2. I am a life learner and embrace technology.
3. I am a fantastic grandma and mother.
Q-4: What was your biggest mistake in the business of being a paid public speaker?
A-4: Not getting involved in National Speaker’s Association and making national friends.
Not growing my brand is a huge one.
Q-5: What was the one thing you did right when you started as a motivational speaker?
A-5: 1. I have an in-house videographer, so I do a lot of videos. I put the right talented people into my life–graphics, web, video, ideas, creative thoughts. I am an extrovert, and I need a community to help me, i.g., a dog walker, a house sitter, etc. It has helped.
2 I keep learning and adding new and relevant material to my speaking programs.
3. I tapped into what I love (music and dancing like Ellen DeGeneres with the audience) and added it to my keynote. Now I have something uniquely mine.
Q-6: What do you think is the hardest thing about having a motivational speaking career?
A-6: It’s very isolating. Not a lot of people to talk to and discuss challenges and joys. I live alone, office alone–sounds scary!
Also for me, this line of work is all-consuming. I am always thinking about what’s next.
To quote the best-selling author of The Amazement Revolution and speaker, Shep Hyken:
“I find it easier to DO the gig than it is to GET the gig!”
Finding the right audience is key.
Q-7: What is your favorite type of audience?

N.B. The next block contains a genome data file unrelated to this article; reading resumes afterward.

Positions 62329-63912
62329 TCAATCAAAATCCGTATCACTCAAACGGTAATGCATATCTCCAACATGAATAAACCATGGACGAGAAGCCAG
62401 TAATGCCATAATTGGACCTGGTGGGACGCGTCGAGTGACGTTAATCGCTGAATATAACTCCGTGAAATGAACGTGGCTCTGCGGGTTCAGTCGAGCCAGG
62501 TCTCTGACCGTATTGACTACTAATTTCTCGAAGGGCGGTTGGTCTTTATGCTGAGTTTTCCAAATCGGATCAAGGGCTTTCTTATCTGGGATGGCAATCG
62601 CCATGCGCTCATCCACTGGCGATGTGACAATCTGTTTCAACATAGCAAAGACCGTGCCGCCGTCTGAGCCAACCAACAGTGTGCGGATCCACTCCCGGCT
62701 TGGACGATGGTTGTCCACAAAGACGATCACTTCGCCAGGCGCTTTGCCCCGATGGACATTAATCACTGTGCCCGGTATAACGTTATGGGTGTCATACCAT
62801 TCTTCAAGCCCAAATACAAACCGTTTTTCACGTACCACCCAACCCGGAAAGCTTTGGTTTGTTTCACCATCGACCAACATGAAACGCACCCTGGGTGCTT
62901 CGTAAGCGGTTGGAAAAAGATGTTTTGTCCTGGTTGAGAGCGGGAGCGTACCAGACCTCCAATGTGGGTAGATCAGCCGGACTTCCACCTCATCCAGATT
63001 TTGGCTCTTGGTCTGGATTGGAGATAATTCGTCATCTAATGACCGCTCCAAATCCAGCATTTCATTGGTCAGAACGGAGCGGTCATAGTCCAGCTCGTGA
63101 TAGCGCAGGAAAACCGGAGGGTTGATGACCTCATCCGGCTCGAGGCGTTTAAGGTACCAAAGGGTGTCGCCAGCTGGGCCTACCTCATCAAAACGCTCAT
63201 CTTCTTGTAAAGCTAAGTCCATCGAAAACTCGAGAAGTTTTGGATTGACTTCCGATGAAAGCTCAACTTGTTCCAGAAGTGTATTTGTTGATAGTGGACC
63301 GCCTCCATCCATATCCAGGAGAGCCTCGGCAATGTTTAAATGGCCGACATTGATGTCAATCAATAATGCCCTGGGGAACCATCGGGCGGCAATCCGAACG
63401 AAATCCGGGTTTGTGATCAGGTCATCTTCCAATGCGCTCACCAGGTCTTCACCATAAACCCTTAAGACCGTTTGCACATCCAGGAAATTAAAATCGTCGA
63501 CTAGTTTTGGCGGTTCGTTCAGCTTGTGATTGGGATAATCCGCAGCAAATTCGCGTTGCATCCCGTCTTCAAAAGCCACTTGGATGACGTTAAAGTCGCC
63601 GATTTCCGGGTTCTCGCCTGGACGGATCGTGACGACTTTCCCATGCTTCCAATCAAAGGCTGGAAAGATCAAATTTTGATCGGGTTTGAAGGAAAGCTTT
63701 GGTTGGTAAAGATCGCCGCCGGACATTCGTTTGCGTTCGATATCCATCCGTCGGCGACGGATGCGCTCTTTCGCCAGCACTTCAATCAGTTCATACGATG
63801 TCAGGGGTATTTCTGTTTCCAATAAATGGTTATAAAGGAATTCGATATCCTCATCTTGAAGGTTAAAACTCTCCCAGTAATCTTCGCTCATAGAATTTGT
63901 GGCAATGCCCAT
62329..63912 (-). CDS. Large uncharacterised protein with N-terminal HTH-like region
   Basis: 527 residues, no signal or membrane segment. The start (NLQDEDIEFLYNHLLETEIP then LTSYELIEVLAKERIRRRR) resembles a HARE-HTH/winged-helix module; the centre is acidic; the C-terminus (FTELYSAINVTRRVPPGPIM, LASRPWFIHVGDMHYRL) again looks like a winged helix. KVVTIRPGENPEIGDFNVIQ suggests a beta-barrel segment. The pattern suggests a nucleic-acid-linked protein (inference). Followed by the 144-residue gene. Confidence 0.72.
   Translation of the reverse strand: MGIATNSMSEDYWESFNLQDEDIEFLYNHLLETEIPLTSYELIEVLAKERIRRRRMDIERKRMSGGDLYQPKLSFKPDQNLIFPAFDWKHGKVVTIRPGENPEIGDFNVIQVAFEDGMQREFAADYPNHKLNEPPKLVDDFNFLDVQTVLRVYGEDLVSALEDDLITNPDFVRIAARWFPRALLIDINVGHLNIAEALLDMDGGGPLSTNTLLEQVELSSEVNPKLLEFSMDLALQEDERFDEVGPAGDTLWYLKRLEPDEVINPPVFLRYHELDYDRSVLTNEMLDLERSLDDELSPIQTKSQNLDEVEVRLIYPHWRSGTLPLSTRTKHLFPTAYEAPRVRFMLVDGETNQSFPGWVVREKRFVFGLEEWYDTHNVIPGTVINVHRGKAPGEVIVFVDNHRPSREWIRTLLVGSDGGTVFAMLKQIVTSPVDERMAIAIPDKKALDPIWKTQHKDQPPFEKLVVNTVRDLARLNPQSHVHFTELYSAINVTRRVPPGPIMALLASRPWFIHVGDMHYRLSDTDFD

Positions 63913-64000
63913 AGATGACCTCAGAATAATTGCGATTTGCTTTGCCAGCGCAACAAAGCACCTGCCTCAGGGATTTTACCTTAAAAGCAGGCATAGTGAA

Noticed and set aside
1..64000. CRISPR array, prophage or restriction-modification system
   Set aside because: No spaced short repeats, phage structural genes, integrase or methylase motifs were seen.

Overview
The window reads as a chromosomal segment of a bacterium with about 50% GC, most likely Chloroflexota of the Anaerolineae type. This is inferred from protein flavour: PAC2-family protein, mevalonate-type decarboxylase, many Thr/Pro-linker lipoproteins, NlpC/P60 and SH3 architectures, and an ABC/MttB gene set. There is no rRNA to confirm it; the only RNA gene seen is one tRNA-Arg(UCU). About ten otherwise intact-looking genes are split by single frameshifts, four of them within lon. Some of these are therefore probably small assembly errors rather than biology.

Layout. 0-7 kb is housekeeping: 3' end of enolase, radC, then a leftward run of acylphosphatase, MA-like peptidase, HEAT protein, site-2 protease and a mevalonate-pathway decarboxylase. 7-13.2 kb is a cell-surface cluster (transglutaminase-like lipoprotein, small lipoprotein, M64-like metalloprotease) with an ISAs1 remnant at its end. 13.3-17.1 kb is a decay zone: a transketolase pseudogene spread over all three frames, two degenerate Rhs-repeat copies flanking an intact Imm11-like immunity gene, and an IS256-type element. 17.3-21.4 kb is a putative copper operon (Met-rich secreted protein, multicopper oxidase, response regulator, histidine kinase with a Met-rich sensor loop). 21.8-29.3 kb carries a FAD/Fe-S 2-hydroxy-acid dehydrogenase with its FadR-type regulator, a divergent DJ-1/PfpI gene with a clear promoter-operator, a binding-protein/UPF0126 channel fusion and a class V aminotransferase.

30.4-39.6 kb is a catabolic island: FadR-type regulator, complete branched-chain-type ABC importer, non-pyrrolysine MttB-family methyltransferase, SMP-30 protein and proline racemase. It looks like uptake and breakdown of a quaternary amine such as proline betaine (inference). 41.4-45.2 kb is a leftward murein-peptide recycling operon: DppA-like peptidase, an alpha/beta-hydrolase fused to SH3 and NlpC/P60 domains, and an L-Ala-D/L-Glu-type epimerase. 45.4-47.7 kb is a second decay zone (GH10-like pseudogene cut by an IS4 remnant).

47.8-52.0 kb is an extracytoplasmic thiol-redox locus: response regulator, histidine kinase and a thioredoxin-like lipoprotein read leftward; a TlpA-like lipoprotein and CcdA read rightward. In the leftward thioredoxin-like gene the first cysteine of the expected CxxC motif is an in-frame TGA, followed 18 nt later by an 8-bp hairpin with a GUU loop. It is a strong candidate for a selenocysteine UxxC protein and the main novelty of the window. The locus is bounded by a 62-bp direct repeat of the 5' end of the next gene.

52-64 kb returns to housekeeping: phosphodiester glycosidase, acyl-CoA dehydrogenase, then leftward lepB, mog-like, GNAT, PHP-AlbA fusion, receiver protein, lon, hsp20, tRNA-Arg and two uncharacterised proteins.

A-7: Men and women all ages, but I love Gen X–they get me!
1000 or more people who want to succeed: sales teams, executives, career-driven women–they are my favorite!
Q-8: The motivational speaker business can be stressful. What do you do to stay sane?
A-8: I have lots of interests, gym, swimming, yoga, Zumba, painting, cooking, movies, walking the dog, and I am an extrovert, so I make sure I am busy.
I belong to a breakfast club of 200 women, and I have lots of friends. I am in a variety show coming up in September, and that’s fun. I am close to my kids, all my nieces live in town, my nephew Mike is my videographer, so I am connected to people who love and care about me. I need that!
Q-9: Motivational speaking takes a tremendous amount of work; how do you balance your personal life with your speaking career?
A-9: I believe in NO balance. This philosophy works best for me. I love my work, and it comes first unless a baby is involved.
I do stop for grandkids. I have four under the age of 4.
Critics might say I am a workaholic. I say I am so blessed to have a career and a life that work together and I am passionate about both!
Q-10: What advice would you give to women who have decided their big dream is to be a motivational speaker?
A-10: She needs to have TALENT; after that she needs:
Unless you’ve got a lot of passion for this, you’re not going to survive. You’re going to give it up. And success doesn’t usually happen overnight. Time allows you to grow!
To paraphrase the founder of Apple, Steve Jobs:
“Passion won’t protect you against setbacks, but it will ensure that no failure is ever final. Passion is the emotional fuel that drives your vision. It’s what you hold onto when your ideas are challenged and people turn you down when you are rejected by ‘experts’ and the people closest to you. It’s the fuel that keeps you going when there is no outside validation for your dream.”
I believe that women motivational speakers are worthy of recognition and celebration. I much appreciate Karen’s time and assistance in getting her answers to me about her public speaking business and her work-life balance advice.
Thanks again, Karen!